Project Catalog meeting

Met with Al Turgeon and Mike Kessler re: academic content in Project Catalog. Here are a few follow-up notes:
One way to approach organizing information online has been:
1) determine which keywords will be used (controlled vocabulary)
2) arrange them hierarchically (taxonomy)
3) describe how they relate to each other (ontology)
Current metadata schemes tend to follow the same rules. Implied in that list is Step 0: determine WHO will be deciding on the list of controlled vocabulary terms. (Of course, many libraries,and discipline-specific groups have well-established standards–I was thinking here more in terms of UVM-specific needs.)
The web offers new possibilities. Think of Amazon’s “customers who bought this also bought…” model. In addition to Amazon categorizing their books they let the reader buying patterns do so. Other recent web applications are tapping into this idea.
Check out the phrase “social bookmarking” and you’ll find one such idea (several public photo sites provide another example). The idea is that a more powerful way to help people find the information they need is not to try and think of every possible metadata term they might use but to let them “organize” the information they use by tagging it with terms that make sense to them.
Here’s an analogy: say you build several new buildings. You could put in walkways between them immediately. Or, you could wait a couple of months and see where people tend to walk, then build the walkways there. With the latter, you are more likely to prevent the usual phenomenon of walkways that aren’t used, surrounded by trampled paths where you are trying to plant grass.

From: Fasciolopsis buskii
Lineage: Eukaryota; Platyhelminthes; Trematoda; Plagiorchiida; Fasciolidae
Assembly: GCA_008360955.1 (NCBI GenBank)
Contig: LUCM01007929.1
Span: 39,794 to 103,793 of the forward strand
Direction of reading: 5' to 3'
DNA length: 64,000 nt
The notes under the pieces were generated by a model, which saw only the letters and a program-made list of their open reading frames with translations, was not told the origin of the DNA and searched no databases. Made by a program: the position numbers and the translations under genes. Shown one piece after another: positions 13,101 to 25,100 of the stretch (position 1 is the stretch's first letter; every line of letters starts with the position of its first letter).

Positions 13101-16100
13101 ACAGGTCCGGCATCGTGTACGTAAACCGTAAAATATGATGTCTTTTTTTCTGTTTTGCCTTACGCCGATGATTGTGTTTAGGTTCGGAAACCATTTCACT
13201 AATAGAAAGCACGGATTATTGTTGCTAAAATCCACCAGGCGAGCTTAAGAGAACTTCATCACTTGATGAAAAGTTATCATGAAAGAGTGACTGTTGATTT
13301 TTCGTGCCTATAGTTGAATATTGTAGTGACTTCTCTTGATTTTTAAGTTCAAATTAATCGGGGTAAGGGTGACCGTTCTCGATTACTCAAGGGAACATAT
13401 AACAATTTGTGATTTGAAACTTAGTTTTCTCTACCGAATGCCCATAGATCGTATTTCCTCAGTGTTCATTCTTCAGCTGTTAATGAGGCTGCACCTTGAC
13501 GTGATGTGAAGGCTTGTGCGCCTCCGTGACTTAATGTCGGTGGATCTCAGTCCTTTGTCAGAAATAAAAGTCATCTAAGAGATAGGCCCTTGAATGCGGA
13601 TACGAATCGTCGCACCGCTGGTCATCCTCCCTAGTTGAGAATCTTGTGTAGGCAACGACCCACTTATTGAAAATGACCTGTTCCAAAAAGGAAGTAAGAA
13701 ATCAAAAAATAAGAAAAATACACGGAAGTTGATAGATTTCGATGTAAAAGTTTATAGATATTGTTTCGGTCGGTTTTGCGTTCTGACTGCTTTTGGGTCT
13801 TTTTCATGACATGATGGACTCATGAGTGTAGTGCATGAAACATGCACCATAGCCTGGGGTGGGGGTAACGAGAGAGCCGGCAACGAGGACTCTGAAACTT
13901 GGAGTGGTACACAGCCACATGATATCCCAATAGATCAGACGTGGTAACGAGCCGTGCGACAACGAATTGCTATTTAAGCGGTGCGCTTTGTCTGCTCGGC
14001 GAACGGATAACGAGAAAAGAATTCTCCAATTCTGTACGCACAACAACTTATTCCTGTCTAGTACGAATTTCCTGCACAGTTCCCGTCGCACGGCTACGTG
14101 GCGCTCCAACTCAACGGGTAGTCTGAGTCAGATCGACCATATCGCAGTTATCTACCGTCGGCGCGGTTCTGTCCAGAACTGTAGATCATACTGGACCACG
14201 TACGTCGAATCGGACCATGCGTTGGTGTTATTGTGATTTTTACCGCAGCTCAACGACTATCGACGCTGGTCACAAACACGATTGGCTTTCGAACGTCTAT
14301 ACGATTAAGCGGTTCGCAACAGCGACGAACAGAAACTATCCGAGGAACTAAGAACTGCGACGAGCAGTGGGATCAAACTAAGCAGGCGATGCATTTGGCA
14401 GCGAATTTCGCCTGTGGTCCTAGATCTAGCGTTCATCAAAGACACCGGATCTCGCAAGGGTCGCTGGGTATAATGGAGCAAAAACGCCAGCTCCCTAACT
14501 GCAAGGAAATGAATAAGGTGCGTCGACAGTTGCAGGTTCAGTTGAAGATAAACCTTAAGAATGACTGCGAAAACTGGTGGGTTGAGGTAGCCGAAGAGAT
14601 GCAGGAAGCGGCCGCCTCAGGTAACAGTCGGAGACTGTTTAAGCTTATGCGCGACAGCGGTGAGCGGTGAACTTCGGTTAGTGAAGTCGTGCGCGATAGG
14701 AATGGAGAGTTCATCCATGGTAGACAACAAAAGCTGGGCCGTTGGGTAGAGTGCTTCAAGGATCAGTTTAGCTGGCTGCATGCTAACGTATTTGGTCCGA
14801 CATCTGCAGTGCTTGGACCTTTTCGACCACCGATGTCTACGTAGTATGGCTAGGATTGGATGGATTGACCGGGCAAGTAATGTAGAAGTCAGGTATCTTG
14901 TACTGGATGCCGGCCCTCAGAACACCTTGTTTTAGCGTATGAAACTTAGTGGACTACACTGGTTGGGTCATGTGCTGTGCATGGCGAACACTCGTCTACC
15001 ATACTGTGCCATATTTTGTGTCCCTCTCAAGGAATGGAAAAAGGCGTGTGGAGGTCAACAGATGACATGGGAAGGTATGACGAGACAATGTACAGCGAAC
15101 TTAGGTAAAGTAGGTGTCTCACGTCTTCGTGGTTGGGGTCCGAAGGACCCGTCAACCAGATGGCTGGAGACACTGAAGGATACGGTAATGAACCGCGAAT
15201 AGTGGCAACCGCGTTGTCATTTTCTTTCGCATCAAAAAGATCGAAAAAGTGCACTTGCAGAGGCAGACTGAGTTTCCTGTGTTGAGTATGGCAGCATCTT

Anyway, I mention the idea in case you want to run that phrase by the potential vendors and see if you get a blank stare. Any system that would allow users to build their own taxonomies to find information in UVMs content would probably be more useful and flexible. Here’s a good article on social bookmarks:
So here are some of the links related to digital libraries, digital repositories, e-texts, etc. (I haven’t included any “shared learning object” links).
Groups to keep an eye on:
– Digital Library Federation:
– dSpace Federation:
– Technology Analysis of Repositories:
Technologies/applications/standards to be aware of:
– Open Archives Initiative:
– Fedora Digital Object Repository System:
– Digital Library Extension Service:
– Text Encoding Initiative (for marking up scholarly texts):
And, links to some UVM digital collections:

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